An Inevitable Showdown By Rahul Saxena @LexCliq

The Government’s notice to Twitter after it reinstated several handles that mentioned a controversial hashtag, which the former wanted blocked, marks a critical point in an already uneasy relationship between a powerful government and an influential technology platform. A
showdown seems inevitable now, what with the Government threatening Twitter with penal action for not complying with its orders. Government orders Twitter to Roll Back Tweets The issue pertains to tweets put out by some handles on the ongoing farmer protests as
also a hashtag that suggested that a farmer genocide was being planned.The Ministry of Electronics and IT ordered these handles (257 URLs and one hashtag) to be blocked on the grounds that they were spreading dangerous misinformation about the protests. Twitter initially complied with the order but then restored these tweets and handles, which included those of media houses. The Government’s initial order was issued under Section 69A of the Information Technology Act, 2000, under which it can direct an intermediary to block any information for public access “in the interest of sovereignty and integrity of India, defence of India, security of the State, friendly relations with foreign States or public order or for preventing incitement to the commission of any cognizable offence relating to above…” This is the same Section under which hundreds of Chinese apps have been banned in recent months. Shreya Singhal Judgment on Section 66A of IT Act .Though the use of Section 69A has been often criticised for the secrecy surrounding the process, it was upheld by the Supreme Court in the landmark Shreya Singhal vs Union of India (2015). The Court then was satisfied with the safeguards available. The technology platform’s stance may perhaps even lead to a legal challenge to the provisions of the Section. On the other hand, while there are many grounds on which this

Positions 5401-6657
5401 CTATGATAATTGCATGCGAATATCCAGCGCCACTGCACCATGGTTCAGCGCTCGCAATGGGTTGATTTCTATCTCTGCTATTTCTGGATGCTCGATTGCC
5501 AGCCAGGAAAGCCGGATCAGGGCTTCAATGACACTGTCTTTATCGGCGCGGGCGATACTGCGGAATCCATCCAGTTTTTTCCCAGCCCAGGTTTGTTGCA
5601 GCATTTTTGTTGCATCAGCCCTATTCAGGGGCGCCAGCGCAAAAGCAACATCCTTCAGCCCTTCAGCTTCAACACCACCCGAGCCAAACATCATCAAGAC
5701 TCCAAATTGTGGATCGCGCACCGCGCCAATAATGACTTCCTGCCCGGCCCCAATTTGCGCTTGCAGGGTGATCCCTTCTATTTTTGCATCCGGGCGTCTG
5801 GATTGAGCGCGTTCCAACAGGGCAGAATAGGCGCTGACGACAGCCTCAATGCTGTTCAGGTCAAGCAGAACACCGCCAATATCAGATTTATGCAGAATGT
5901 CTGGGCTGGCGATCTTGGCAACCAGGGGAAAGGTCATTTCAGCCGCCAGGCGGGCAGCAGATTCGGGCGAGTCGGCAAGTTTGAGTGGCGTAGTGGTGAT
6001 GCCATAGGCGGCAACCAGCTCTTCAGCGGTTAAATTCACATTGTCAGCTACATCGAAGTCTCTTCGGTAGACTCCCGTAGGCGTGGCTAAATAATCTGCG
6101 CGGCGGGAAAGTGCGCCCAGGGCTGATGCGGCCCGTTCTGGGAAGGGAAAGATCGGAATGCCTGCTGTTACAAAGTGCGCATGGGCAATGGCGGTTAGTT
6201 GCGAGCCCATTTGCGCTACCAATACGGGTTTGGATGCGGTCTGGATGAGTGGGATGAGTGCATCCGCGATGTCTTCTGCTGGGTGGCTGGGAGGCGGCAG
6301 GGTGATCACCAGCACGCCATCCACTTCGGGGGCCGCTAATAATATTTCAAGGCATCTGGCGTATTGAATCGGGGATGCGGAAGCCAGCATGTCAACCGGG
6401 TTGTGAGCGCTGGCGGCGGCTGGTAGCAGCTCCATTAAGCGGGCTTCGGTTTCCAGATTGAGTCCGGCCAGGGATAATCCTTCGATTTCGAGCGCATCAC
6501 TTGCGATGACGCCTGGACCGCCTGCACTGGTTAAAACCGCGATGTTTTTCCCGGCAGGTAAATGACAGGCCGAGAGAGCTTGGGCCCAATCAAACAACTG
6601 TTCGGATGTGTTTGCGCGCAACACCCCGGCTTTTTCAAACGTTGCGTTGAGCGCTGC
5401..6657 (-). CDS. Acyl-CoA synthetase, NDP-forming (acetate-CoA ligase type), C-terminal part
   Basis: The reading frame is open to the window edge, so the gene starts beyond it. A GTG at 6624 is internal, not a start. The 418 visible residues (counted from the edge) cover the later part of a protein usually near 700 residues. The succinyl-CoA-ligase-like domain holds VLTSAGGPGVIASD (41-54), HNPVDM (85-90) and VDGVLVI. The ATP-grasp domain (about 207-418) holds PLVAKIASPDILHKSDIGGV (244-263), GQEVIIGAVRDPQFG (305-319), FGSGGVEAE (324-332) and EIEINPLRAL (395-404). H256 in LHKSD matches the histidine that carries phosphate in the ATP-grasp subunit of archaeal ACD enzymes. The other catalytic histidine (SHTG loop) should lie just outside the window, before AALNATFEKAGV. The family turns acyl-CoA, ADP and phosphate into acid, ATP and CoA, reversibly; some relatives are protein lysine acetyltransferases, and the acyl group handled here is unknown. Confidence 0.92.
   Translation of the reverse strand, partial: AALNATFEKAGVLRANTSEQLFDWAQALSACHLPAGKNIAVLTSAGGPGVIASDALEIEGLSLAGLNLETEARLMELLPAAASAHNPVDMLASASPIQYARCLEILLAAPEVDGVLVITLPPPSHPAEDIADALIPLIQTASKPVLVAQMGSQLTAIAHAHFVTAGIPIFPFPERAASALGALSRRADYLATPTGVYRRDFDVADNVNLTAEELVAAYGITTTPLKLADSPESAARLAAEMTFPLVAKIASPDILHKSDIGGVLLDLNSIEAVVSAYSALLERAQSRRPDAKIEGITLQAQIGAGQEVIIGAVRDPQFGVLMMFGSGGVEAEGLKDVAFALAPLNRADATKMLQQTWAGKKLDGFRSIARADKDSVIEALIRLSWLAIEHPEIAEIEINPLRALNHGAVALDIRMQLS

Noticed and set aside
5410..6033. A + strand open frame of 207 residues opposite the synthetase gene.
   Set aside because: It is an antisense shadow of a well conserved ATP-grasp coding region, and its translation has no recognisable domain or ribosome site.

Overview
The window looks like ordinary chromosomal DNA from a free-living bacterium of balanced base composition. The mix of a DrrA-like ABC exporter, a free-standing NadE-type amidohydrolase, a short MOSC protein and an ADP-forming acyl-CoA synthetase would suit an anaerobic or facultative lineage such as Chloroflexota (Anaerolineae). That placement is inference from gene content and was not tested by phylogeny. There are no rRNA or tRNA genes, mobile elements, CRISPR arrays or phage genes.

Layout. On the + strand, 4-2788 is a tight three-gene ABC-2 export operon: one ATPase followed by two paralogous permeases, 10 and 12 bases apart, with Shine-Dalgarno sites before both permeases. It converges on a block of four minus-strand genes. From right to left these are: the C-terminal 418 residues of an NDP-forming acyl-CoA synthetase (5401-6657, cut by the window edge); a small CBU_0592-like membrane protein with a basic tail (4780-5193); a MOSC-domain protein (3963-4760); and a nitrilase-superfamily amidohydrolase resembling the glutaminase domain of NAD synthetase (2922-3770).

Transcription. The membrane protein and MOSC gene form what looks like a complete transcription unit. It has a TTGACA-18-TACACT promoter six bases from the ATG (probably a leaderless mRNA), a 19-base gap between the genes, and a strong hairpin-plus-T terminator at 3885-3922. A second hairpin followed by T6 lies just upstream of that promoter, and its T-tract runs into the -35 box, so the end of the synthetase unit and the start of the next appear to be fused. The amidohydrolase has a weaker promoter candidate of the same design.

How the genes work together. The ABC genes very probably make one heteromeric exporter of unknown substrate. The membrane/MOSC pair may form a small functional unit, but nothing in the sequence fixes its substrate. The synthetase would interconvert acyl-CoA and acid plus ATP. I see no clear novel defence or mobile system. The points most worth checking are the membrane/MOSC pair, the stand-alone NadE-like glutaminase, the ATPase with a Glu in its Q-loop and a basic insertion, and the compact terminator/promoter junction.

Government’s handling of the farm protests can be criticised, including its hyper- sensitivity to any criticism, reflected in the FIRs filed against many journalists, it has to be unequivocally said that the hashtag that it wanted blocked was not merely distasteful but seriously problematic, and indefensible on the grounds of freedom of speech.  In a very sensitive setting, one that at least at one point was simmering with the potential for large-scale violence, provocation of any kind is unacceptable. What further happens in this face-off will be of interest not just for the two parties but for the governments of the world as well as the platforms of the world. Section 69 of IT Act – Power to issue directions for interception or monitoring or decryption of any information through any computer resource  Where the Central Government or a State Government or any of its officers specially authorised by the Central Government or the State Government, as the case may be, in this
behalf may, if satisfied that it is necessary or expedient so to do, in the interest of the sovereignty or integrity of India, defence of India, security of the State, friendly relations with foreign States or public order or for preventing incitement to the commission of any cognizable offence relating to above or for investigation of any offence, it may subject to the provisions of sub- section (2), for reasons to be recorded in writing, by order, direct any agency of the appropriate .Government to intercept, monitor or decrypt or cause to be intercepted or monitored or decrypted any information generated, transmitted, received or stored in any computer resource. (2) The procedure and safeguards subject to which such interception or monitoring or decryption may be carried out, shall be such as may be prescribed.